She arrived in Allahabad in early March. It was the day after the Kumbh Mela wrapped up. It had been going on since January 15th, although it’s been going on for centuries. The Kumbh Mela is a mass pilgrimage. In 2013, the last time it was staged in Allahabad, an estimated 120 million people came to it over a 2-month period.

“Flags were still flying from each country represented,” she said. “Even with many tents and porta potties still up, the area felt abandoned. Still, a feeling of peace washed over me, particularly after I stepped into the Ganga with prayers and gratitude. Afterwards, I visited the birthplace of Indira Gandhi and learned not only how remarkable she was, but how the women of India stood strong all together and made a significant difference. It was an inspiration for leading into International Women’s Day.”

Indira Gandhi was the first and only female Prime Minister of India. Even though a politician, she had once been a child revolutionary, leading the Monkey Brigade at the age of 12 as part of India’s struggle against the British Empire for self-determination. Despite often criticized as a “goongi goodiya” – dumb doll – she was twice prime minister and was named “Woman of the Millennium” by the BBC.

She was assassinated by her bodyguards in 1984.

The brainchild of Dan Austin, a writer, filmmaker, and one-time bicycle deliveryman, the non-profit 88Bikes was born in 2007. In return for a sponsorship of $88.00, a bike is delivered to someone somewhere in the developing world. The child gets a photo of the person who donated the bike, and the donor gets a photo of the child who received it.

“We feel strongly that you can connect people across the world like this,” he has said. “I think that’s the root of what 88Bikes is about, this one-to-one connection.”

It’s many thousands of bikes going to Peru, Cambodia, Mongolia, Ghana, India, two wheels at a time.

Deanna is aware of how much awareness it takes to get a bicycle into the hands of a kid with little chance of scoring one for him or herself. That’s why she goes halfway around the world. “It’s joy-based philanthropy,” she said. “What brings us joy? Connection!”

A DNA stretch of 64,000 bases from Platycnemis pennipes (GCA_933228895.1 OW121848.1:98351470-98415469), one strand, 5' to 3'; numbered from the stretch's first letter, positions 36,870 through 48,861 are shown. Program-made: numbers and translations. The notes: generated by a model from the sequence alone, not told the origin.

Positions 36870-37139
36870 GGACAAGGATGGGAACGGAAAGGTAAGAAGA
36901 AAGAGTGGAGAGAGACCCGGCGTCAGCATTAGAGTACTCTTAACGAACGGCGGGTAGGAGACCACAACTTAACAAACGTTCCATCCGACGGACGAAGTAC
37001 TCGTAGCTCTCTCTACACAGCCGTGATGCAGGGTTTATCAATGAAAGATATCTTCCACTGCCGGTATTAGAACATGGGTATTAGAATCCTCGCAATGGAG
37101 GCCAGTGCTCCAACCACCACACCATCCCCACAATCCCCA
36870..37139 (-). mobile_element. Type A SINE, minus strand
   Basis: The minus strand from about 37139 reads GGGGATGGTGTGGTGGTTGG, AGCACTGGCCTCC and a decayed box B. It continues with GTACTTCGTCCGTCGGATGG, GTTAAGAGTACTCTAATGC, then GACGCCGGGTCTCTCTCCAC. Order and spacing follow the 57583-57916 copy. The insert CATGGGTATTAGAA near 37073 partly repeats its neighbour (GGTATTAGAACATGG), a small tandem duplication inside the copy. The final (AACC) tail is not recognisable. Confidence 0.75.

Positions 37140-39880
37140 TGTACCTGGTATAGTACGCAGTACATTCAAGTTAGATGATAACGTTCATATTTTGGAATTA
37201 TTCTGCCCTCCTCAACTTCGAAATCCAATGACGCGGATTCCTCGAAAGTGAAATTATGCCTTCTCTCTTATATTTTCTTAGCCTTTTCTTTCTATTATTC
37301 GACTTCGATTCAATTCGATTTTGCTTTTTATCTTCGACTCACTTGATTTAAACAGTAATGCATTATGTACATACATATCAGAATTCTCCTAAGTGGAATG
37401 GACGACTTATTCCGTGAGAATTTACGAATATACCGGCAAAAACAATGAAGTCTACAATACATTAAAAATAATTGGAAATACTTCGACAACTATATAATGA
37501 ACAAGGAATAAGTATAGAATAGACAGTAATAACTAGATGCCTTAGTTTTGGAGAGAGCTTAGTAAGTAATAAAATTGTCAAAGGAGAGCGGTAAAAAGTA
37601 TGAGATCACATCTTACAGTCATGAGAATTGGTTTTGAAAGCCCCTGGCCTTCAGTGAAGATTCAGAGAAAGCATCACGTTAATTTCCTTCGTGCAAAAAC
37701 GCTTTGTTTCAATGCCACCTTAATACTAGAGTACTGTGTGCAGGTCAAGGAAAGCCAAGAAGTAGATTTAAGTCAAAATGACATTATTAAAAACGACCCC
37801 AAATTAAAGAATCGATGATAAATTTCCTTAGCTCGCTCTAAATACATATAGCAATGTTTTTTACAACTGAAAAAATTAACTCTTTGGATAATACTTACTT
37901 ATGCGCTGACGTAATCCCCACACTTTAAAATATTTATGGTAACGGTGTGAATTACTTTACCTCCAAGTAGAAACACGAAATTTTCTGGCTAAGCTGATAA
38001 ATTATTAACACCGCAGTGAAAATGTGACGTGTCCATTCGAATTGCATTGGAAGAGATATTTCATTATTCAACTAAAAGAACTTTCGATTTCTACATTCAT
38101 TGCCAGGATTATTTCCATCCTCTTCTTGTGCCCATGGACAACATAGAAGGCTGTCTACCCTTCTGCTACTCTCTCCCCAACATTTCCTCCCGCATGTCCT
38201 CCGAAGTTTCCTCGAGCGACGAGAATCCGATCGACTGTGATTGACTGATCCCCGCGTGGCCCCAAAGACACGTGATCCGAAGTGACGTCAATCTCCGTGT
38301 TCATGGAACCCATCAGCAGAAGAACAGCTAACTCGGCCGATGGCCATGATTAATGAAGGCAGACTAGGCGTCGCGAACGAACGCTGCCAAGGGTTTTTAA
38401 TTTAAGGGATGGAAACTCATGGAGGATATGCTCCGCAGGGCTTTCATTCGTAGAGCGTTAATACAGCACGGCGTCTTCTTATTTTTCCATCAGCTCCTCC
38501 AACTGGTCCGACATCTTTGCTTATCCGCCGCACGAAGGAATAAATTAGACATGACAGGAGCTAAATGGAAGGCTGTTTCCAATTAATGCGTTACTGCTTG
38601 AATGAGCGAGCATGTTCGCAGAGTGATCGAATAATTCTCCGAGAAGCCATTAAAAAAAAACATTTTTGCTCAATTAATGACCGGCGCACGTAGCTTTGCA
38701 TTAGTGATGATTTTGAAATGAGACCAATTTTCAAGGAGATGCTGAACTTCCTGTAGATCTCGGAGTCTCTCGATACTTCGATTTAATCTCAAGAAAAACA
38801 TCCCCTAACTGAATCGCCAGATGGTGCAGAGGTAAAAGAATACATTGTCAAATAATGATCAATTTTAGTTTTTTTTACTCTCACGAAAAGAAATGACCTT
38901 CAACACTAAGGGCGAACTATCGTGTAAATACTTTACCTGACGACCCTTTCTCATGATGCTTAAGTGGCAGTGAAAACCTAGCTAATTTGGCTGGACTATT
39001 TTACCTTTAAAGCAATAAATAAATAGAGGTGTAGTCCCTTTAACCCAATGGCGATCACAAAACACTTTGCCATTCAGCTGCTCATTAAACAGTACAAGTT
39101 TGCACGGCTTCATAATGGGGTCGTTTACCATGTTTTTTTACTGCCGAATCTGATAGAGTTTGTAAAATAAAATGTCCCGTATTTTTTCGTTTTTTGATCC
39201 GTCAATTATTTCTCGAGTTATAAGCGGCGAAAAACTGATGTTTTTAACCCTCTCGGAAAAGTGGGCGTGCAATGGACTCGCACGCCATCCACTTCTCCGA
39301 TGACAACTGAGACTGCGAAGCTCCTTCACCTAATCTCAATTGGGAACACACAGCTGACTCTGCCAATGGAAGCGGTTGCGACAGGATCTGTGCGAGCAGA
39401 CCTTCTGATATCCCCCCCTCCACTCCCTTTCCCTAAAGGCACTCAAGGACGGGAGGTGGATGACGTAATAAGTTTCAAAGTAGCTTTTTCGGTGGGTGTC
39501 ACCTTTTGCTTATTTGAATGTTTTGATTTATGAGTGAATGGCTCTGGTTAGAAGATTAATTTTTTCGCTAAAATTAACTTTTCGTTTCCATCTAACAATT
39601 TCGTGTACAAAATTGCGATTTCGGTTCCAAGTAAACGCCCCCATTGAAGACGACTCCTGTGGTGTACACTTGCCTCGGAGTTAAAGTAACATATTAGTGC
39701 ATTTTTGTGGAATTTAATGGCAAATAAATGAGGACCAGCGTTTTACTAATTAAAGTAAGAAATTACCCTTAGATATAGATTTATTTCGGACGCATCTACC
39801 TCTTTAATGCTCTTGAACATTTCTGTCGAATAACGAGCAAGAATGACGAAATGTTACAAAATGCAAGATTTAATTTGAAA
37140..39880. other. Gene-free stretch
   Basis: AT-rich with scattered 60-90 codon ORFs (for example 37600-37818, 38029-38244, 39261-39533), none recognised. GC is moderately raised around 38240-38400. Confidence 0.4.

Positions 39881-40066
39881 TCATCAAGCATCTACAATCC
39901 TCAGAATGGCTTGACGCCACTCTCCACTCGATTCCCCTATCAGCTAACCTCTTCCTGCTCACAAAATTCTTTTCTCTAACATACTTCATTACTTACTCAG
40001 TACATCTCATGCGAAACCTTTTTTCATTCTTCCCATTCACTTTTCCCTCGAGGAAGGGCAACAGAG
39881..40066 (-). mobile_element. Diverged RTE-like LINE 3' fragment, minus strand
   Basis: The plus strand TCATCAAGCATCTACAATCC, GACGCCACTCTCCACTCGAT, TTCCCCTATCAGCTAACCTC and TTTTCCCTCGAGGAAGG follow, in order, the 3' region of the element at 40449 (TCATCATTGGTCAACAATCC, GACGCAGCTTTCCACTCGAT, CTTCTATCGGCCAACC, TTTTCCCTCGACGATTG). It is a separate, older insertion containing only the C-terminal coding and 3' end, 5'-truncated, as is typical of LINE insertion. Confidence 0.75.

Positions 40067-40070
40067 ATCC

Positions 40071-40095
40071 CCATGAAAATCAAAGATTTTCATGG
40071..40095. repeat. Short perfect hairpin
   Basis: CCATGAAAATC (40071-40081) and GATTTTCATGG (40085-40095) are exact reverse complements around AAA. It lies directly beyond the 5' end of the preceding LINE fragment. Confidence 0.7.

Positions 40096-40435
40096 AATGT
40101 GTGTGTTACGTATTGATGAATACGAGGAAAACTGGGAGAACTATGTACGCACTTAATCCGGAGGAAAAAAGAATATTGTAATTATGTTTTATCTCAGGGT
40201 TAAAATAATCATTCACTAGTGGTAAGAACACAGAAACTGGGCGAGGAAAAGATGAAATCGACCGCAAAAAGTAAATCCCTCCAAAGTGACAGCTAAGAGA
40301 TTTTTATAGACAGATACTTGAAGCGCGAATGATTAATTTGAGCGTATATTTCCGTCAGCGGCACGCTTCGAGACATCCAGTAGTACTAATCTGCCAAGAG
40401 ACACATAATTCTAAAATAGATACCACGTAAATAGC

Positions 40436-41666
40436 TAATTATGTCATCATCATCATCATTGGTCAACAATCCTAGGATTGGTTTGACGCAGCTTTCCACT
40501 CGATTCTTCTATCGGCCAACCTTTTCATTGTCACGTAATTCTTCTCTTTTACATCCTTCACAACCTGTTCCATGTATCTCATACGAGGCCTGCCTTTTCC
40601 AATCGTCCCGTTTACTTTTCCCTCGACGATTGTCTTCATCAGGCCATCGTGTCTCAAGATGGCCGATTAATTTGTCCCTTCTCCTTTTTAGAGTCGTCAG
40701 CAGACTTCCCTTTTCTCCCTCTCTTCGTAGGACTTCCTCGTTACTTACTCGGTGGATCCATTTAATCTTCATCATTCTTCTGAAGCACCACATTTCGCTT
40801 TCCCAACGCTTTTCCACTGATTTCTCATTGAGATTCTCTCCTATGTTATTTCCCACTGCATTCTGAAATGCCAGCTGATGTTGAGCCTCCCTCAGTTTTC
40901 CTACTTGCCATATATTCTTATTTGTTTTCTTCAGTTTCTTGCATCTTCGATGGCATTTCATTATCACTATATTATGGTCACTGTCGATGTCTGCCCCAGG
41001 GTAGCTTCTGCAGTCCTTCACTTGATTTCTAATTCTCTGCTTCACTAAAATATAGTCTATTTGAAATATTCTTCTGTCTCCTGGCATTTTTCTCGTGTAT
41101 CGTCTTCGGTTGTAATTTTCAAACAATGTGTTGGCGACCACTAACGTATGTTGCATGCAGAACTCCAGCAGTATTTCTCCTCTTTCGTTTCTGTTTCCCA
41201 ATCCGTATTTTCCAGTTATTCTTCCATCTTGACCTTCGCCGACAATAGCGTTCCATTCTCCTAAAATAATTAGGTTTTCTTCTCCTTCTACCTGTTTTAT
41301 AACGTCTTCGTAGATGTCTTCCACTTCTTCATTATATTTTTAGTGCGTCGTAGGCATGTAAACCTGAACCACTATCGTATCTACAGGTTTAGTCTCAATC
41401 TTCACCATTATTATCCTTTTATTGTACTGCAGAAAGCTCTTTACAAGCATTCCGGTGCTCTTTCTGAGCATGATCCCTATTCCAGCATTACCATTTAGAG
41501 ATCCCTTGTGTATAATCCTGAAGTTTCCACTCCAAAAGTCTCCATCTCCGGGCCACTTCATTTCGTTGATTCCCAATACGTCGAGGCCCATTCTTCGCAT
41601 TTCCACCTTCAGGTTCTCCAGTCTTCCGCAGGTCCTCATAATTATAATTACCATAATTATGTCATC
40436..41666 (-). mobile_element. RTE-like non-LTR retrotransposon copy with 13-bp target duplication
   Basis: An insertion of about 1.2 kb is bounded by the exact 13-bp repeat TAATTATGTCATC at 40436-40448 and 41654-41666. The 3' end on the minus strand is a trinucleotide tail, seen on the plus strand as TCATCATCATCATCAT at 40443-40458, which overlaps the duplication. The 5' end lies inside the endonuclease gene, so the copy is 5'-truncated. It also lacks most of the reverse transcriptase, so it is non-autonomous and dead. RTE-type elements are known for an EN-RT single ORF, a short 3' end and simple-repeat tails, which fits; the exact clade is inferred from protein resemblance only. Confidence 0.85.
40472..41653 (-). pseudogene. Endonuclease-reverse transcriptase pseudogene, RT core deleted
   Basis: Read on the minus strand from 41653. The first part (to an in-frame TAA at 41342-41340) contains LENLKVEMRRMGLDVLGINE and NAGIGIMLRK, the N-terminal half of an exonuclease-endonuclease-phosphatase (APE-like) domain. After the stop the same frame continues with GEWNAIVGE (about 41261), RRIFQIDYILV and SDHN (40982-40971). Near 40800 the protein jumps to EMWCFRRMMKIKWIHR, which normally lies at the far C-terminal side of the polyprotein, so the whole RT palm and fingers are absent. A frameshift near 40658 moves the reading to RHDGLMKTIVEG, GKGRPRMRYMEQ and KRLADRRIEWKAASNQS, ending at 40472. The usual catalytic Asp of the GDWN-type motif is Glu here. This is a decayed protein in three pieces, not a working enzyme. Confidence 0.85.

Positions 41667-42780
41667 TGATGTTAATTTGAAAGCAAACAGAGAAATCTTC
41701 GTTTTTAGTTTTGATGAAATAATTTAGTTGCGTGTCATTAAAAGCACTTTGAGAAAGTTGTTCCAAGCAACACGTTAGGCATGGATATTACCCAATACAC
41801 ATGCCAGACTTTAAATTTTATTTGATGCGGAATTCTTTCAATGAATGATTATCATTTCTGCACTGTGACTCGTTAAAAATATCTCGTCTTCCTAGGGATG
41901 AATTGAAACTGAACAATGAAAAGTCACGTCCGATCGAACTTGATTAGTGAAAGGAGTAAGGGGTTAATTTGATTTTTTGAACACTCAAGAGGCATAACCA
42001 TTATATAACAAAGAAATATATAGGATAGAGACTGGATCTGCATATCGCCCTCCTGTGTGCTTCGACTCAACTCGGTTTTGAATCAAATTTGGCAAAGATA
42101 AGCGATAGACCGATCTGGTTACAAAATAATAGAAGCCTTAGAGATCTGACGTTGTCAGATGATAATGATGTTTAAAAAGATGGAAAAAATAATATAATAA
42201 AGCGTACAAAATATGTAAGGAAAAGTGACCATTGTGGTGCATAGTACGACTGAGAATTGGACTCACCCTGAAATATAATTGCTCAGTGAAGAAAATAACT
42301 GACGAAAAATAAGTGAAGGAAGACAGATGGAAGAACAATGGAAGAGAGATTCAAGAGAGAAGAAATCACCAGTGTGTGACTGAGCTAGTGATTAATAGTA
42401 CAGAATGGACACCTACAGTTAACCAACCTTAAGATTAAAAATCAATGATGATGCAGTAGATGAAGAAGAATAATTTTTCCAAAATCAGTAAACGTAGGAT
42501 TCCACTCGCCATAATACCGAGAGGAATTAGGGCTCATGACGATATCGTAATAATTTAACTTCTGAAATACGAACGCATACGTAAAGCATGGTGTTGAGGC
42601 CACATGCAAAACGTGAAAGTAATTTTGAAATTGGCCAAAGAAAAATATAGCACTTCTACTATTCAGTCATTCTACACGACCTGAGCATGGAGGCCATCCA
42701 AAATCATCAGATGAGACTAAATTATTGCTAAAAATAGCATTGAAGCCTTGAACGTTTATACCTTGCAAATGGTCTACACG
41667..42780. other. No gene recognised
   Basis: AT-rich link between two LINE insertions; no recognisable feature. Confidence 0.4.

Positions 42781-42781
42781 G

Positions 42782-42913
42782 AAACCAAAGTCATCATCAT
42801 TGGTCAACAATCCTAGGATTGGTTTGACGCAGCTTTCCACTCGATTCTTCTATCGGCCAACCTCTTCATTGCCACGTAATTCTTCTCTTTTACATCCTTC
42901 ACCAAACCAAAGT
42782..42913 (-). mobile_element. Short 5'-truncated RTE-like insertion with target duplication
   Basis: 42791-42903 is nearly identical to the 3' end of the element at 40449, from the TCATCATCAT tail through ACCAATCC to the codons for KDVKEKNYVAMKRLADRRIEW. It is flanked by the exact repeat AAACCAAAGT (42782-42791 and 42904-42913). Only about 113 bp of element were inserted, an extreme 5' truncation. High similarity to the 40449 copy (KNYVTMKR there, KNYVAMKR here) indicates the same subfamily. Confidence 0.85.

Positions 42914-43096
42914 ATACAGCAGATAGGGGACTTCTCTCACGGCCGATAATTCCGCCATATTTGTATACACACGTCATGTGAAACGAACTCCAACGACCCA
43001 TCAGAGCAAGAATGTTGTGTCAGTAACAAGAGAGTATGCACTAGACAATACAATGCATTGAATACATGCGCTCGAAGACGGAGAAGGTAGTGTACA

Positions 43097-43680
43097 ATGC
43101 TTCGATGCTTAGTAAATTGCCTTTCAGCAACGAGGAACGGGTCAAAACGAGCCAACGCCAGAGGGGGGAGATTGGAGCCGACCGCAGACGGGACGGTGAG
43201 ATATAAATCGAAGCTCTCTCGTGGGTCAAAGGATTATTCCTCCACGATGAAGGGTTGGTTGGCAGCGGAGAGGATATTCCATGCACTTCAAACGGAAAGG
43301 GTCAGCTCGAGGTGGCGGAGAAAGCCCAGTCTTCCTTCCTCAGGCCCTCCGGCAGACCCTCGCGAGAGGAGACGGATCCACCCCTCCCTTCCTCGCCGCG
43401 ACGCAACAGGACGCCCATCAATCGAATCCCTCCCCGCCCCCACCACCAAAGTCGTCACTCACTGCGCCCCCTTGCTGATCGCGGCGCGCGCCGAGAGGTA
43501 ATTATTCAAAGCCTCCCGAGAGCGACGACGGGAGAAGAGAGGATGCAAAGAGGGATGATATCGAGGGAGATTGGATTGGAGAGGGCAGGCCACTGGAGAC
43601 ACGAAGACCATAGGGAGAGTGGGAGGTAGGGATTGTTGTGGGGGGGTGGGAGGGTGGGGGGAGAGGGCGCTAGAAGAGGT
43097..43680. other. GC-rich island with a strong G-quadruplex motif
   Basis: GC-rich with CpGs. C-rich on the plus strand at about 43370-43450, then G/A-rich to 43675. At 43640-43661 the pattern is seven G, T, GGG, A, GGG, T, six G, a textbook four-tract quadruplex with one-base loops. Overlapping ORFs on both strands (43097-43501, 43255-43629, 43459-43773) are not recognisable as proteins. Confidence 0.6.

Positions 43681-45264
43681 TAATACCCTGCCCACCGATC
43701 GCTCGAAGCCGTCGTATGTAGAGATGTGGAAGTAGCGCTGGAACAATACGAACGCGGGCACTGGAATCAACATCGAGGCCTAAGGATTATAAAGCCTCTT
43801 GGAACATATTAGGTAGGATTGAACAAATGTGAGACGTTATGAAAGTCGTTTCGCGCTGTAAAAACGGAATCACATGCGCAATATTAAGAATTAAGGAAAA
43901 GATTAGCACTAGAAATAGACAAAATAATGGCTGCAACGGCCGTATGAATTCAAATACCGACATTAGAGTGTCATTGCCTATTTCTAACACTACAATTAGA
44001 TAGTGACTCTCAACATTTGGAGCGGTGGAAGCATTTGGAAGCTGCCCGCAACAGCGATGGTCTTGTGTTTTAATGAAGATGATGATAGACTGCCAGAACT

“The happiness they deserve is now within reach,” says Dan Austin.

Before she could get 88Bikes on the road, however, she found herself speaking in front of a large group in Allahabad gathered for the Run4Niine.

“The race is in recognition that thoughts and views on menstruation in India need to change,” said Deanna. “To say that this conversation is taboo is to say a conversation about women is taboo. To say menstruation is dirty is to say a girl or woman is dirty. It is beyond time to change this thinking.”

Even though menstruation is a natural phenomenon, like blinking heartbeats hairiness and breasts filled with milk, it is problematic in many parts of India. “Close to 70% of Indian women risk getting severe infection, at times causing death, due to poverty, ignorance, and shame attached to their menstruation cycle,” said Swapna Majumdar, a New Delhi journalist who writes on gender and development.

When they are menstruating, Indian women are not supposed to touch a holy book, handle kitchen utensils, or look at pickles. Demystifying what is supposedly taboo about periods and creating awareness about hygiene has been an uphill struggle in the country. More than 30% of girls in northern India drop out of school after they start menstruating.

“It is connection with birth and the cycle of life,” said Deanna. “It’s not something to be left unsaid. It’s part of the sacred flow of womanhood.”

The next day was the day to get into the flow of pedal power.

“I’m super excited,” she said. “Tomorrow one hundred girls are getting their own bicycle.” She and her companions, Ruby and Ramon of the Blossomy Project, were outside Kolkotta. About 500 miles east of Allahabad, on the Bay of Bengal, it used to be Calcutta, once an East India trading post, now the capital of West Bengal state, India’s third-largest city with nearly 5 million inhabitants.  It is regarded as the artistic, cultural, and intellectual center of the country.

It’s also the home of Mother House, headquarters of the Missionaries of Charity, founded by Mother Teresa, who is buried there.

The Blossomy Project is a non-profit organization that works to empower survivors of human trafficking through art-based programs. Since riding a bike is as much an art as a skill, they were partnering with 88Bikes.

Deanna had a big envelope full of donor cards.

“Each card is one of who donated to 88Bikes. I am taking a road trip to meet these girls and give them their cards with their bikes.”

It was bright day in the 90s. March is the sunniest month of the year on the northern east coast of India, although it is also one of the wettest. A heavy rain and hailstorm had passed by a few days earlier.

“Watch out boys,” said Deanna, giving a donor card and bike to the first young girl. “This girl has got a bike with things to do and places to go.”